Senators Reintroduce Home Health Planning Act to Expand Role of PAs in Home Health

Monday, May 01, 2017






Senators Susan Collins (R-ME) and Ben Cardin (D-MD) have reintroduced a bill to Congress aimed at increasing access to home healthcare services, especially for those living in remote or rural areas. 


The Home Health Care Planning Improvement Act (S.445) is a reintroduction of a similar 2015 bill from Senator Collins. That bill received significant bipartisan support, but was not passed before the end of the last congressional session. Senators Collins and Cardin hope that by introducing this bill, those in need of home health care services can gain access to them more quickly.

Home Health Care Planning Improvement Act Explained

Like the previous version of this bill, the primary change proposed by the 2017 version of the Home Health Care Planning Improvement Act is to allow physician assistants (PA), nurse practitioners (NP), clinical nurse specialists, and certified nurse midwives to order home health services for Medicare beneficiaries. Currently, Medicare regulations require that physicians have a face-to-face visit with the patient before home health care services can be ordered.


The proposed bill points out several issues with the current regulation, including:


1. The face-to-face physician appointment can present a hardship for many Medicare beneficiaries. For many people, a physician assistant or nurse practitioner is their primary caregiver. Requiring them to see a physician often means seeing a provider with whom they are not familiar — and an additional appointment for someone who is otherwise home bound.


2. In rural and under-served communities, in particular, patients can wait months to see a physician. As a result, they may need more expensive residential care while they wait for home health services to be approved, or experience significant delays in receiving necessary services.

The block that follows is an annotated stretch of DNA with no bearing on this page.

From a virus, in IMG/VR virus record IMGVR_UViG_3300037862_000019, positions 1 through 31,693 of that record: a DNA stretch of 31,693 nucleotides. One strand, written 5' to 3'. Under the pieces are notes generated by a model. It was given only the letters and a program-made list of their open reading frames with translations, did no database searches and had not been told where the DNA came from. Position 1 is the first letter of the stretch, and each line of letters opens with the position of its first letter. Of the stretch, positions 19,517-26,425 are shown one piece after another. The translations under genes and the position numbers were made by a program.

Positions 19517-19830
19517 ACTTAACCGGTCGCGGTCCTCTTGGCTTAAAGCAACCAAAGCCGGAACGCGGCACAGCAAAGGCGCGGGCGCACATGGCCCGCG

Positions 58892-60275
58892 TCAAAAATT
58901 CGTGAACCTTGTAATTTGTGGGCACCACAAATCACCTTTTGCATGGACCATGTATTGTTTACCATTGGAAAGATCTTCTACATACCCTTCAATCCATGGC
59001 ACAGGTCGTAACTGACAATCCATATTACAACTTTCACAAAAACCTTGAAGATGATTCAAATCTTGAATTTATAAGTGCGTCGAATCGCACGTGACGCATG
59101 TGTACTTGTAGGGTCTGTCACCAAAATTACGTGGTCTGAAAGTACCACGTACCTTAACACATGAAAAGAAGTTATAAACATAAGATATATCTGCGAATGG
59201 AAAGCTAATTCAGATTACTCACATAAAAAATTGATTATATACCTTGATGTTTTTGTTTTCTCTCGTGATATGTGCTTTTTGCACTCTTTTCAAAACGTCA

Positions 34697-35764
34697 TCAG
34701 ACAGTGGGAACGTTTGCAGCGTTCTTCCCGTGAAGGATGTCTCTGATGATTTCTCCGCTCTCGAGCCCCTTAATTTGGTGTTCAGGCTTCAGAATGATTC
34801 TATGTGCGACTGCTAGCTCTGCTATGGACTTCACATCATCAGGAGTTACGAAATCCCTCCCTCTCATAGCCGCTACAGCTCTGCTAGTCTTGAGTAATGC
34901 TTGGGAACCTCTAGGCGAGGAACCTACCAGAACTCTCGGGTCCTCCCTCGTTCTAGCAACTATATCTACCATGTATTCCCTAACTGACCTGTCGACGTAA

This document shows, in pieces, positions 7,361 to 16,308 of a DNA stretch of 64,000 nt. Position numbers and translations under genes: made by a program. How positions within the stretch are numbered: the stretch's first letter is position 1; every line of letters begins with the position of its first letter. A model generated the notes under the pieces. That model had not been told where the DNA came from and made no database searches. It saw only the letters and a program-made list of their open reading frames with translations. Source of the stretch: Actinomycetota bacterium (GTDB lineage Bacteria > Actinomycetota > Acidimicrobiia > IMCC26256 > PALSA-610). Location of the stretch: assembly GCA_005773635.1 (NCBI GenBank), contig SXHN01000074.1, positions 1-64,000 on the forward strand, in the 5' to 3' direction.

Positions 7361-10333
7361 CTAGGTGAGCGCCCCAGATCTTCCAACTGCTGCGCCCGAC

3. Physician assistants and advanced practice nurses and midwives are already allowed to perform more advanced (and more costly) interventions such as prescribing medication and ordering nursing home care. Not allowing them to order less costly home health care is not in line with the current guidelines related to the scope of practice for these individuals.


4. In many cases, requiring a physician to certify a home health care plan only causes extra paperwork while delaying access to care for some of our most vulnerable citizens. Many home health care agencies are facing a backlog of patients, as well as issues with billing and payment, due to the face-to-face requirement. Changing this requirement will help agencies streamline their processes and get reimbursed sooner.

Support for the Bill

As mentioned previously, a similar bill was proposed during the last Congress; a companion bill went before the Senate and had more than 200 co-sponsors. However, the bill never reached the floor for a vote. The new version of the bill has a great deal of support already as well. The National Association for Home Care and Hospice is a strong proponent from the bill, and is encouraging its members to reach out to their elected representatives and ask them to take action.

Opposition to the bill has primarily come from physicians, and from those who believe that allowing PAs and nurse practitioners to certify plans could lead to harm to patients. Doctors point out that PAs and NPs do not receive the same training as a physician, and thus could make inappropriate decisions. However, given the number of PAs and NPs in practice that serve as primary care providers, it appears that those concerns may be unfounded.


By some estimates, implementing the Home Health Care Planning Improvement Act could lead to non-physician practitioners making as many as 70 percent of all home health care certifications by 2025. This has the potential to not only save money, but also potentially improve the quality of — or even save — the lives of older Americans. The bill is currently in committee, with the sponsors expecting it to go to a vote within the next few months. Should it pass, the provisions will go into effect on January 1, 2018.


To remain up-to-date on this bill and other pending legislation that affects the home health care industry, follow the Complia Health blog, where we will publish updates as they become available. In the meantime, check out our wide array of solutions to help manage home health agencies more efficiently while still providing quality care.